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Education island: WSU students enter a brave new world inside 'Second Life'
[July 06, 2008]

Education island: WSU students enter a brave new world inside 'Second Life'


(Spokesman-Review, The (Spokane, WA) (KRT) Via Acquire Media NewsEdge) Jul. 6--Washington State University bookkeepers scratched their heads this spring when David Cillay submitted an invoice, for about $50, for an island. It was awhile before they learned he was buying land in "Second Life," the online immersive virtual world where WSU has begun offering courses for students from across the globe.



Cillay, an assistant dean for distance education at the Pullman campus, launched WSU's first full-fledged course in "Second Life" this spring. The graduate-level course in instructional design had seven education program students logging on and communicating with one another over the Internet.

In "Second Life," people choose an avatar -- a physical representation of themselves -- with a distinct name. For Cillay, the name became Cdpe Voom. Cdpe is the acronym for Center for Distance and Professional Education.


To be a resident in "Second Life," users adopt a mode of dress and select how their avatar looks -- tall, thin, large, bewhiskered, shaggy-maned, bald or buff. In "Second Life," no one looks like a dork.

For Cillay and the class, this was a test of how to develop new ways for classroom interaction. While "Second Life" has a large number of education institutions testing the waters, Cillay's was the first formal effort by WSU to use the online site as a virtual classroom.

Once inside "Second Life," users can move through a detailed and imaginatively rendered 3-D world of buildings, lands and shopping districts. The higher education subculture in "Second Life" is among the most experimental, with many schools offering both traditional courses and experiments in sharing and collaborating.

Other area schools, such as the University of Idaho, have also tested the "Second Life" waters.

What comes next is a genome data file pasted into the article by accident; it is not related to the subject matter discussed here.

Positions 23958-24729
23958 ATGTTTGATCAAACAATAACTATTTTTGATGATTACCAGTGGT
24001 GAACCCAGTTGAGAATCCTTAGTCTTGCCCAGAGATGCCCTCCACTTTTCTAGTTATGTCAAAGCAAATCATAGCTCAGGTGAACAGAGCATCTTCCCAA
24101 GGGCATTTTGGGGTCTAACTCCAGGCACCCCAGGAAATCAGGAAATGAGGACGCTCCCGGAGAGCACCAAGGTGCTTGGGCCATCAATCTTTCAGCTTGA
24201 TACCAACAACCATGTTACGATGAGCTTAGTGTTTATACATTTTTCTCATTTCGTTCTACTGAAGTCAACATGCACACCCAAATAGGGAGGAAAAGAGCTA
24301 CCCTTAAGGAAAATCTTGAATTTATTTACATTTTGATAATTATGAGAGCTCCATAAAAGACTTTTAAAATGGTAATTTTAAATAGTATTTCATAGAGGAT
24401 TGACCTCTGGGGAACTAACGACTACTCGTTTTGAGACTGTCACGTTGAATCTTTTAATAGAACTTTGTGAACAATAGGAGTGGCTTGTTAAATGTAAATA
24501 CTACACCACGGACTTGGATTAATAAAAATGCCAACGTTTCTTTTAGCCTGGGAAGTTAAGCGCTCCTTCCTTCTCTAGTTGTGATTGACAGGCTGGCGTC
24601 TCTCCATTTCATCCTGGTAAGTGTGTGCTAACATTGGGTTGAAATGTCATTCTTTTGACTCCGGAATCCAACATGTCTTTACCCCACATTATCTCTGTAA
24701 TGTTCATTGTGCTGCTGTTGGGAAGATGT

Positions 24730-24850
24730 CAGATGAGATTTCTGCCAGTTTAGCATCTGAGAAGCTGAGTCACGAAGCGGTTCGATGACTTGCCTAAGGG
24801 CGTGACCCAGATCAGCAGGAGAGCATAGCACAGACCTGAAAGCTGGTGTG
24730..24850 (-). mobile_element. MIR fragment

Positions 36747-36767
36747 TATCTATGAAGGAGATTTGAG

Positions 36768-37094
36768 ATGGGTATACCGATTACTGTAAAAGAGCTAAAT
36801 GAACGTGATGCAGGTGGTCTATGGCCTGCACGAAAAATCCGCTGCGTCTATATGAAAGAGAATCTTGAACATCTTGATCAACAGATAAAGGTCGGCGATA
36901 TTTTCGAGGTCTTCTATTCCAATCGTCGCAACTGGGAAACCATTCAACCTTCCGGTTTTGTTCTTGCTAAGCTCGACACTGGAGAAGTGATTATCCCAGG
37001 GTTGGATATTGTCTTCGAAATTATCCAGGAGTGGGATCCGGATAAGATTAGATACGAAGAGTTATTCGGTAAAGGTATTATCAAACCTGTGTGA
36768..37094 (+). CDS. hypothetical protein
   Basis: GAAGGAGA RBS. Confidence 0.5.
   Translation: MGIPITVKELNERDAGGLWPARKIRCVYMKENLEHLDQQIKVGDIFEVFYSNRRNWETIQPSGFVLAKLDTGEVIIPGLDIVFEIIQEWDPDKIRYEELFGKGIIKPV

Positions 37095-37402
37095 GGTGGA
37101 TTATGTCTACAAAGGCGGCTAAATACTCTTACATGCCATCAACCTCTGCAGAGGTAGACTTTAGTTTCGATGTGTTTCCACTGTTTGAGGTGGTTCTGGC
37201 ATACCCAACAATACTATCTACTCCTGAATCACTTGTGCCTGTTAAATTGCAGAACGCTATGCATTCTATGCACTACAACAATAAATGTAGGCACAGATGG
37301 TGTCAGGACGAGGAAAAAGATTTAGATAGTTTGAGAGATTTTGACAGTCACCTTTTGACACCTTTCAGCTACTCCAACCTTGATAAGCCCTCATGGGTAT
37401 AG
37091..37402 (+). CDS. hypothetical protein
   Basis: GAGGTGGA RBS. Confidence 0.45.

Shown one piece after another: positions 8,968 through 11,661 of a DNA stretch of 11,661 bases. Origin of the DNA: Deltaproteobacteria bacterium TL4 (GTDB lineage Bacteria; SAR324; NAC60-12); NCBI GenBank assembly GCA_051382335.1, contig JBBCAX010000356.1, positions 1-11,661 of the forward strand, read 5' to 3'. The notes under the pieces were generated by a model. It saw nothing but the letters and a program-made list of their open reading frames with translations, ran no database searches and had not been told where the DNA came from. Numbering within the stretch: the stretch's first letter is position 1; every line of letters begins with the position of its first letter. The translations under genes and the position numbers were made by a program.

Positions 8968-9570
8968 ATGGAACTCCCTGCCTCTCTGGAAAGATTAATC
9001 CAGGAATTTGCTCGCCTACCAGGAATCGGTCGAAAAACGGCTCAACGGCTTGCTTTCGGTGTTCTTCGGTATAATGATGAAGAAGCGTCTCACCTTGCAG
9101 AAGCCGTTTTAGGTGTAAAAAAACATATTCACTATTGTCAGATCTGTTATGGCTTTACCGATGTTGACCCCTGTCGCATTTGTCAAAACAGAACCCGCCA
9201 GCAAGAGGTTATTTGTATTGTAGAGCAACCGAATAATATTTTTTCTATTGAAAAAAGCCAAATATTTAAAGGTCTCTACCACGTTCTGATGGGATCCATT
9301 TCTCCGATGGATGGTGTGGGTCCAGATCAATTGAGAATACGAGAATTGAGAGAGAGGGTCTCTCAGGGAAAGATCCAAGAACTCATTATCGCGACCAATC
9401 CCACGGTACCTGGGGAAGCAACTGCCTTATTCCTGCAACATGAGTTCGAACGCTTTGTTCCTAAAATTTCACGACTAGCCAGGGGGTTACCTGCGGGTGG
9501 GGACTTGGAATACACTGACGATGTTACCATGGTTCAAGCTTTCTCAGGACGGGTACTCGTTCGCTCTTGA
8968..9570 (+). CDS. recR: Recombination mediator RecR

Cillay said the main result has been discovering that the students enjoyed the ability to gather, even if the session was nothing more than pixels on a screen. Even though they were using avatars as representations, the students exchanged comments through voice or text messaging.

In this "Second Life" version, the seven students could all log onto "Second Life" and interact with Cillay and one another. Cillay noticed people who previously had not used "Second Life" took to the 3-D world naturally.

Cillay's class would start with the students joining him at the WSU Island surrounded by a body of water. They'd gather there in a grove of trees where they could place themselves in virtual lounge chairs arranged outside in a semicircle.

Among their first assignments was a discussion about what "instructional design" means -- the concept of developing and testing new ways of reaching students.

As part of the experiment, Cillay also led the class on "Second Life" field trips. They visited a virtual nuclear power plant created by a Colorado university, and another school that created a construction lab that tested how much weight a building could withstand before collapsing.

Cillay said he will offer a second version of the instructional design course in "Second Life" this fall. Another plan is to use "Second Life" to build a virtual WSU student center, he said. "It would be just like having a student center on campus, but in "Second Life,"" he said.

Cillay also offers three recommendations for educators thinking of using virtual environments:

-- Temper your expectations. "There's a tremendous wow factor for people just discovering 'Second Life,' " he said. Students need some time to adjust and learn how to move and operate in that world.

-- "Understand what your expectations are," Cillay said. Rather than expect huge gains in a classroom environment, consider it a first step in educational experimentation.

-- Give yourself and the students time to explore. "Do some research ahead of time, so you know the environment and find out what other educators are doing there," said Cillay.

Howard Gardner, the WSU vice president in charge of economic development and extension programs, said "Second Life" is best seen as a step in the development of new ways to reach students.

"The end will not be 'Second Life,' " Gardner said. "It's a different way to reach people and engage them effectively."

To see more of The Spokesman-Review, or to subscribe to the newspaper, go to http://www.spokesmanreview.com.

Copyright (c) 2008, The Spokesman-Review, Spokane, Wash.
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